Wednesday, January 07, 2004

Sullivan for Dean. Andrew Sullivan's been making some good arguments for why it would be better for all concerned if Howard Dean is the nominee for president. His argument basically boils down to the idea that the country is polarized anyways, so its a good idea to get it all on the table and hash it out in a reasonable, democratic manner. I respect Sullivan a lot (he's a raging philo-Semite, an endangered species these days among the rationally inclined, and hates Tony Kushner only slightly more than I do) but I'm not with him on this, there's basically two reasons why:

1. Sullivan postulates that Dean respresents the soul of the Democratic Party, which was co-opted by the Clintonites in the last two elections, and its better to let the Party deal openly with its "id" as he describes it. In other words, Sullivan accepts the Dean/Nadar argument that the Democrats are, at heart, an extreme Leftist party which only runs Centrist to win elections; he differs with them only in the fact that he approves of the Clintonite co-opting instead of disdaining it. I disagree. In my opinion, Dean is not the candidate of the "real" Democrats, but the candidate of an arrogant, extremist clique which gained control of the party by rewriting the nominating rules in their favor back in the 1970s. This clique basically consists of urban, upper-middle class Leftists who hail almost exclusively from the bad 50% of the boomer generation and, of course, their disfunctional, college-age children. This clique owns the nominating mechanism but not the soul of the party, people like my father, who voted Republican once in 1972 and has not done so since. To give you an idea of how badly the Deanites have alienated Democratic core voters, i.e. the non-Birkenstock Brigades, i.e. the lower middle class people who work for a living, my father has already told me he'll vote Bush if Dean is nominated. That's saying something.

2. The political movement which Dean represents, which, again, is an elite, minority movement, is not healthy for this country or its democracy. Firstly, Dean hasn't the slighest idea of what the causes are of Islamic terror, or how to deal with it and, worse, he doesn't seem overly interested in finding out. He often appears to be in denial that the problem exists at all or that it needs to be dealt with through military and not criminal measures. He is also frighteningly prone to the paroxysms of self-flagellation and incontinent character assassination we've all come to know and hate from our so-called intelligensia and feckless European allies. At this moment in history that is, simply, dangerous. Second, Dean's supporters, who are far more radical than he is, are a Chomskyite movement whose ideology, such as they have one, is a lot uglier than Dean's himself. They are prone to conspiracy theories, frighteningly anti-semitic, contemptuous of democracy as a system, and, most importantly, ferociously socialist on economic issues. These people really believe that Bush is Hitler and America is Nazi Germany. If Dean is nominated, we are facing the real risk of the Chomskyfication of the Democratic Party, a process which is already underway in the big city Democratic machines. Such a process is not good for the Democrats and not good for the country.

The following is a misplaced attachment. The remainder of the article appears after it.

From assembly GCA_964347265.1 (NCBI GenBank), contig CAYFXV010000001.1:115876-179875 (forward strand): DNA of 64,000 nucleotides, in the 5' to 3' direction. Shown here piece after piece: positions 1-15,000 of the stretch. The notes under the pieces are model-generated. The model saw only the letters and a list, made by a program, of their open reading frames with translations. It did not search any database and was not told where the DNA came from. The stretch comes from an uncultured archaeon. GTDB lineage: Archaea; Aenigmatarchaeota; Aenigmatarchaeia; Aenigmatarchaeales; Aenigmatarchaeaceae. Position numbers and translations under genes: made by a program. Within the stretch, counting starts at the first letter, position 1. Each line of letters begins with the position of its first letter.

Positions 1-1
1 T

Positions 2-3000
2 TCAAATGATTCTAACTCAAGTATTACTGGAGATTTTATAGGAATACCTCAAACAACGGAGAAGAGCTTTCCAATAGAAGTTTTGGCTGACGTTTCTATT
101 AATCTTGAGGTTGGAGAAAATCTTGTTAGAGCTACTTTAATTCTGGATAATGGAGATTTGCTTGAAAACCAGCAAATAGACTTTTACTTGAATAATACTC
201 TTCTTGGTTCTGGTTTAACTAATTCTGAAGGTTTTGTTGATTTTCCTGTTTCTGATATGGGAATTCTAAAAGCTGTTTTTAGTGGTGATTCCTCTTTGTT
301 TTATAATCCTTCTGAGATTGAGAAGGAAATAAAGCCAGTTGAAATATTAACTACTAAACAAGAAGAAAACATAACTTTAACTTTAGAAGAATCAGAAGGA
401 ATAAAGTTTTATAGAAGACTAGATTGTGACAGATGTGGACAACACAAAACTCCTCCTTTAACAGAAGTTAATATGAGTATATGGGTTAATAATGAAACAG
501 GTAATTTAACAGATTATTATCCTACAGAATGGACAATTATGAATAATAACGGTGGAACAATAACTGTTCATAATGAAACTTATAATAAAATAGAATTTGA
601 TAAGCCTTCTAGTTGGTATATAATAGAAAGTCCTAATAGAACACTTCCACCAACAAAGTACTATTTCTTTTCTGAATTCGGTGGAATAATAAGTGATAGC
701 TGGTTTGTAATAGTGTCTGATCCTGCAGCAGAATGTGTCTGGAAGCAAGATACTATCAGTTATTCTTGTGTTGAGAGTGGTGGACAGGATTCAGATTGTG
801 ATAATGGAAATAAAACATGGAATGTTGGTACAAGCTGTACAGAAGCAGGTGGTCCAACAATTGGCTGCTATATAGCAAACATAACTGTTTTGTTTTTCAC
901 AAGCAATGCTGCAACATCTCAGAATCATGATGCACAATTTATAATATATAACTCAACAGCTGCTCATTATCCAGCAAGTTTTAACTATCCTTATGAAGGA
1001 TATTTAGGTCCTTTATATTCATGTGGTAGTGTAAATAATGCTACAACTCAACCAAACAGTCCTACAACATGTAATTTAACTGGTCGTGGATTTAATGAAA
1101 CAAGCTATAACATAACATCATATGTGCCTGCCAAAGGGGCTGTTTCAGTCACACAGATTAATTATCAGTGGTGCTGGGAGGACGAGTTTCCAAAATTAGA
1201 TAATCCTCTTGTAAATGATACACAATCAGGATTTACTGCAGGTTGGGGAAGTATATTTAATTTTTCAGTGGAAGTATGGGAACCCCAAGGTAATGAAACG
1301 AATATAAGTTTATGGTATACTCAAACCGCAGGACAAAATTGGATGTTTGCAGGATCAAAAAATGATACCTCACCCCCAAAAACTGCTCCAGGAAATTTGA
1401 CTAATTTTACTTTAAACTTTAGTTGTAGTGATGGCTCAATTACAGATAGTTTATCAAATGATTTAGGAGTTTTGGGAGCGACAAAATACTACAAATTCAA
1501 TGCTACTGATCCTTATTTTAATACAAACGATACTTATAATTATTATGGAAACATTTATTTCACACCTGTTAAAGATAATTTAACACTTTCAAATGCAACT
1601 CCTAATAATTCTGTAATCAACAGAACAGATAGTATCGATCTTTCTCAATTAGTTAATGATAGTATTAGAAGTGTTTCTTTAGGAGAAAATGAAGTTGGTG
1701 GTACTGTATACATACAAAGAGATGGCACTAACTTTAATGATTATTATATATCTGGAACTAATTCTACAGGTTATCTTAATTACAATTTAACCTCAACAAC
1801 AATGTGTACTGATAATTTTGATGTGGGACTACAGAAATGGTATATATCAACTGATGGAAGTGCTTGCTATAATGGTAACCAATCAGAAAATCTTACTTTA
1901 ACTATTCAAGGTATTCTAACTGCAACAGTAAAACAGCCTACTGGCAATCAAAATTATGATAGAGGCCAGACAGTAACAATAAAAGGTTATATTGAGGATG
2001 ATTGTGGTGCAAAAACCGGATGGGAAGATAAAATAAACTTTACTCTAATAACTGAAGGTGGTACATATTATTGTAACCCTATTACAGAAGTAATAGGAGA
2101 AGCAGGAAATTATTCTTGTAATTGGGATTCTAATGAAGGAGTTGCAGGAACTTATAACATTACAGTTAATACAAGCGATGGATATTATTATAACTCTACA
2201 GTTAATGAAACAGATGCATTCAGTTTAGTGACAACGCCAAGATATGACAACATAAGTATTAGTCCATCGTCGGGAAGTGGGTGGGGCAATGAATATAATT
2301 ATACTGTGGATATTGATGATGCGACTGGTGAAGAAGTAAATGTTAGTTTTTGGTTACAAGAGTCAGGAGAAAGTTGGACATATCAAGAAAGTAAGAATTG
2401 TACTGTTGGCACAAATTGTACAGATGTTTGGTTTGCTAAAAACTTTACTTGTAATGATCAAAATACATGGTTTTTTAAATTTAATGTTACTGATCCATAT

In my view, Sullivan is a bit too nonchalant about the dangers of a Dean candidacy and, particularly, the effect of his supporters on the Democratic Party itself. He's right about the necessity for an open debate of all sides in a polarized society such as ours, but that doesn't mean we should approve of the hijacking of a major political party by its extremist wing, particularly when we are at such a dangerous and delicate moment in our history.


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